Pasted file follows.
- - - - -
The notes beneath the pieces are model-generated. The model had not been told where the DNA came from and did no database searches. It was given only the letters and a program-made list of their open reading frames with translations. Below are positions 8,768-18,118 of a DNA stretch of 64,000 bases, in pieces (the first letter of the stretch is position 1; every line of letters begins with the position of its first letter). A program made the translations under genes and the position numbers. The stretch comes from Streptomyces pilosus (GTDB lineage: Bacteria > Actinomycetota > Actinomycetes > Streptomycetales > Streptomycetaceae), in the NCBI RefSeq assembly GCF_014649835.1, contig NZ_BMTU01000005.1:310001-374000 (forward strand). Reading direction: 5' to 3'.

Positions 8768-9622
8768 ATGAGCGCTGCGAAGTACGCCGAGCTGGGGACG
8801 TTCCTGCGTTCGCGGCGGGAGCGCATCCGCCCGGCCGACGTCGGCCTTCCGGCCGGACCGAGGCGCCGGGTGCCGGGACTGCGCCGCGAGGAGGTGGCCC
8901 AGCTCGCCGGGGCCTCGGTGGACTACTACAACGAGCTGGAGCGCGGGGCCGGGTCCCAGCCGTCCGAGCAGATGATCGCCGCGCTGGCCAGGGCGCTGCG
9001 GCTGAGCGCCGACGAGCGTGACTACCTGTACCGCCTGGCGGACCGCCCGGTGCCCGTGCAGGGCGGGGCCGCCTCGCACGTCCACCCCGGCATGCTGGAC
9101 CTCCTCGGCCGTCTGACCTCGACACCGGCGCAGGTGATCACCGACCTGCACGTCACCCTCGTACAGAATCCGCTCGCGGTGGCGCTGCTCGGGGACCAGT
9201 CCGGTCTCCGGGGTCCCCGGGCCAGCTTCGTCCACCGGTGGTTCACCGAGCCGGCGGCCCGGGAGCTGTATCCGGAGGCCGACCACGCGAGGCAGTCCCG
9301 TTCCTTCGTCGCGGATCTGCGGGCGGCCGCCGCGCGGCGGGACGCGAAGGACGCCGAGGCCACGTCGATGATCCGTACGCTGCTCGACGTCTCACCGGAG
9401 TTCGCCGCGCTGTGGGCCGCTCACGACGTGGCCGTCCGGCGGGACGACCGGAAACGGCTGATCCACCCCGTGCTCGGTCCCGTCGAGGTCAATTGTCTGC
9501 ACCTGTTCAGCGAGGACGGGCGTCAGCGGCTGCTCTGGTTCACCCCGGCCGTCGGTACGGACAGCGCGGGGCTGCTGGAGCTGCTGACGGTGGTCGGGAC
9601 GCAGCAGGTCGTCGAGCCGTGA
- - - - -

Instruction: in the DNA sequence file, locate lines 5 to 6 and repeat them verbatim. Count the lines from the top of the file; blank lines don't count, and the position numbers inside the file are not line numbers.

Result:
8901 AGCTCGCCGGGGCCTCGGTGGACTACTACAACGAGCTGGAGCGCGGGGCCGGGTCCCAGCCGTCCGAGCAGATGATCGCCGCGCTGGCCAGGGCGCTGCG
9001 GCTGAGCGCCGACGAGCGTGACTACCTGTACCGCCTGGCGGACCGCCCGGTGCCCGTGCAGGGCGGGGCCGCCTCGCACGTCCACCCCGGCATGCTGGAC